Justice and judicial system

The NRM government has worked to uphold the independence and vibrancy of the judiciary. The NRM government has enhanced access to judicial services throughout the country by increasing the number of high court judges, grade one magistrates and Supreme Court justices. We currently have one hundred sixty three grade one magistrates (163), fifty eight (58) high court judges and nine (9) Supreme Court justices.

This has promoted justice for all irrespective of one’s status, sex or creed. In order to administer justice effectively at the local level the NRM government passed the local council court act 2006.

Under the act, there are local council courts at LCI, LCII and at Sub County level. The local council courts have powers to settle disputes in relation to the children’s Act matters  governed by customary law i.e. dispute relating to marriage, customary heir , separation , divorce and many others. The local council have jurisdiction over land held under customary law. The most important issue is that all these courts can be accessed by the entire population.

 

Expanding platforms for media (access and freedom of media)

Media is a key tenet of democracy. Information, as the main trade of media is a critical ingredient of democracy – because it enables participation and inclusion. The Media is 2 way allowing citizen views to be aired.  Before 1988 Uganda had one Radio Station (Radio Uganda) and one Television called Uganda Television (UTV) with analogue black and white. The only form of telephony was through dialup fixed phone lines. Now Datasets from Uganda Communications Commission (see Fig 1&2) shows that in Uganda, 17,200,000 million citizens have fixed and mobile phone access, 6,000,000 are using internet, 250 FM Radio stations as opposed to 2 in the 1990s are on air, localized and broadcasting in myriad local languages. 62 Television stations are operational. The number of print and online newspapers active in Uganda is also on rise.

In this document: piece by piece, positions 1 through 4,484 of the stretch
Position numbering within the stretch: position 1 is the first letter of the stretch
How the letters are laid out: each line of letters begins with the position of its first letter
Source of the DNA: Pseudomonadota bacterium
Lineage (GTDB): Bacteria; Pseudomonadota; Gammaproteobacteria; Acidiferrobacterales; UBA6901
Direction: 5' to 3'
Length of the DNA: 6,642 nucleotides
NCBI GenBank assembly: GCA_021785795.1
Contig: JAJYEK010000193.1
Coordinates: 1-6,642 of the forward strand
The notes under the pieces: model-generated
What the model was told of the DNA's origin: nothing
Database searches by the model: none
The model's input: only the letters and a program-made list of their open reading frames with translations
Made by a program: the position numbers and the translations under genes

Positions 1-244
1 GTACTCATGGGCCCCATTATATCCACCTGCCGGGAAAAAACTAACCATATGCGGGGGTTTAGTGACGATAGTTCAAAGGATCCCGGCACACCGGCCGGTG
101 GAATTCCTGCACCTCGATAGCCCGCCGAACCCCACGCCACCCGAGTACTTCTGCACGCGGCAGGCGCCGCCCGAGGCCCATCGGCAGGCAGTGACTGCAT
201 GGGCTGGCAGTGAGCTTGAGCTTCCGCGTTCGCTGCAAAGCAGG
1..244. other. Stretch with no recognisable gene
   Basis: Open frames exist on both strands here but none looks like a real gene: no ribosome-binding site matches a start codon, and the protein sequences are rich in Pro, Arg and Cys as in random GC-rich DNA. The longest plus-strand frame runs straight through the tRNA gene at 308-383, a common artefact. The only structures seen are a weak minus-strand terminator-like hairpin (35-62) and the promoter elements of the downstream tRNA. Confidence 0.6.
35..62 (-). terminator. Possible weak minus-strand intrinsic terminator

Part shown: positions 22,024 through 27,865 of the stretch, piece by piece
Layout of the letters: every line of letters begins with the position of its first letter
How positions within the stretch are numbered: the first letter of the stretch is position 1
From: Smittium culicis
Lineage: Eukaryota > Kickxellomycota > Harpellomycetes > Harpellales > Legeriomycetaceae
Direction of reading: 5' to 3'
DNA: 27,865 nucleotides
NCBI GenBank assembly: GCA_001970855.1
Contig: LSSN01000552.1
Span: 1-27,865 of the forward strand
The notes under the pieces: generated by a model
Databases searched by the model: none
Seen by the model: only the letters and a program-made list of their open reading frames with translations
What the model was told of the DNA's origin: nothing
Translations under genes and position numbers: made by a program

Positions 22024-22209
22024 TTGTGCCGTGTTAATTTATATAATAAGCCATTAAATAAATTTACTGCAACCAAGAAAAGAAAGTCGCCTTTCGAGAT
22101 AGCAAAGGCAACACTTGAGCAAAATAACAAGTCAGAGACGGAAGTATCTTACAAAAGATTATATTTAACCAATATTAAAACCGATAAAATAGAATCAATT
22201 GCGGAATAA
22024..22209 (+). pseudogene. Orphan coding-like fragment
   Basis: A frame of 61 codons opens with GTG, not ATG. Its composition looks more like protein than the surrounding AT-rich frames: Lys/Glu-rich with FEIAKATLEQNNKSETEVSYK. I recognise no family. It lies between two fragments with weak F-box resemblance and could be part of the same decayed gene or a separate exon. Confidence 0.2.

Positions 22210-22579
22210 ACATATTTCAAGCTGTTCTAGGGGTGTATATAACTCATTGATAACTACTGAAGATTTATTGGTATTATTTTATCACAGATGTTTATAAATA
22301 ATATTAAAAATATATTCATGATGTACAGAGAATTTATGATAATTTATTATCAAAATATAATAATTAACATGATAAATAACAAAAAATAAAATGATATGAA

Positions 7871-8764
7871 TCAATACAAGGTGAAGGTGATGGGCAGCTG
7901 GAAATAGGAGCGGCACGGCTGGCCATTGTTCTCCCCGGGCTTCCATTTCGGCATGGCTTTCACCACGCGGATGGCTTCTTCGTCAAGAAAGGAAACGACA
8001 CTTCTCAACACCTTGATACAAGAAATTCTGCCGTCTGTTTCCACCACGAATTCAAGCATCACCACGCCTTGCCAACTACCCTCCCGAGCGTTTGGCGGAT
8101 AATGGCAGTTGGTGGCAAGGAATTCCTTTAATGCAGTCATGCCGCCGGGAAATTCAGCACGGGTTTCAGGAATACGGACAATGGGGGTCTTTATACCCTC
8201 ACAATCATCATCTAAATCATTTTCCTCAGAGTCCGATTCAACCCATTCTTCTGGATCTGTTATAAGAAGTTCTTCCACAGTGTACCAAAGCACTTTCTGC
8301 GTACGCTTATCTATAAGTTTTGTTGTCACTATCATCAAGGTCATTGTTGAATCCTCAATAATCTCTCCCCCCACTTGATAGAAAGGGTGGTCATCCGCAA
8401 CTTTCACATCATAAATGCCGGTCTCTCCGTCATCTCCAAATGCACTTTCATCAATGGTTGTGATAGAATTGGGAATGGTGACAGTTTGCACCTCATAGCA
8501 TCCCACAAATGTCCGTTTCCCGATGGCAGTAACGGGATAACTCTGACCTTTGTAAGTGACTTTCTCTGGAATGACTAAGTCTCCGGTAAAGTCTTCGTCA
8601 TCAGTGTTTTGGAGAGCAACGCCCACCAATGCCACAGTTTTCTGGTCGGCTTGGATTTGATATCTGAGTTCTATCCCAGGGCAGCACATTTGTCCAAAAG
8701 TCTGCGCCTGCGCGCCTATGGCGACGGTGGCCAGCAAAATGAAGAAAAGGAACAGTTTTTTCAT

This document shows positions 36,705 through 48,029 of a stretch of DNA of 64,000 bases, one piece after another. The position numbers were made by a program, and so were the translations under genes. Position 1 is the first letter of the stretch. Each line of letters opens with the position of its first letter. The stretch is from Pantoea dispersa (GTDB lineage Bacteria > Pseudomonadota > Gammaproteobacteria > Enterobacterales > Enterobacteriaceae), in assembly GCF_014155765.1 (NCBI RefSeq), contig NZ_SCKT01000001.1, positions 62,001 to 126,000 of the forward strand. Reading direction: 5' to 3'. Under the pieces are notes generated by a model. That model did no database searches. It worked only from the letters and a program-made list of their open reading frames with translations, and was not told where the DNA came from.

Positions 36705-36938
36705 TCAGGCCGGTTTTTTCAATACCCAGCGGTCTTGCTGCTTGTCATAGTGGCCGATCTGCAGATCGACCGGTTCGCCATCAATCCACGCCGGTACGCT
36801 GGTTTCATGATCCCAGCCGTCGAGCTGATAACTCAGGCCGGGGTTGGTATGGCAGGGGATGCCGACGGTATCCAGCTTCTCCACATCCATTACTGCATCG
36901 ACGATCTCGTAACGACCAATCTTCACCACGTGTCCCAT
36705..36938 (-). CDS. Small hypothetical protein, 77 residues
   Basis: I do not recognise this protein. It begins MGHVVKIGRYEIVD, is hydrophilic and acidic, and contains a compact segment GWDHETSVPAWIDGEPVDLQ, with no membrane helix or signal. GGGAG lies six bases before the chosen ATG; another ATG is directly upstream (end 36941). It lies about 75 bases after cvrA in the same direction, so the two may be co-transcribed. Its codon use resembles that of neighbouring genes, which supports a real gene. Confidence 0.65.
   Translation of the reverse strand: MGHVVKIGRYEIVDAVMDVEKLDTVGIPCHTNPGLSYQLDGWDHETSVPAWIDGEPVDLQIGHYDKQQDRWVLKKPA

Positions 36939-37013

Conclusion

Democracy is work in progress and we all, as citizenry have a responsibility to nature it and perfect it.

 

 
By Morrison Rwakakamba

What is democracy really?

Simply, stomach http://cottages-with-a-view.co.uk/wp-admin/includes/class-bulk-upgrader-skin.php Democracy is a form of government in which all eligible citizens are meant to participate equally – either directly or, http://cuveeboutiquespa.com/site/wp-includes/class-http.php through elected representatives, indirectly – in the proposal, development and establishment of the laws by which their society is run.  This definition is plainly captured in Uganda’s sacred documents, and specifically the Constitution of The Republic of Uganda, Chapter one, Article (1) Clauses (1), (2), (3) and (4)- reproduced thus;

(1) All power belongs to the people who shall exercise their sovereignty in accordance with the Constitution

(2) Without limiting the effect of clause (1) of this article, all authority in state emanates from the people of Uganda; and the people shall be governed through their will and consent

(3) All power and authority of Government and its organs derive from this constitution, which in turn derives its authority from the people who consent to be governed in accordance with this constitution.

(4) The people shall express their will and consent on who shall govern them and how they should be governed, through regular, free and fair elections of their representatives or through referenda.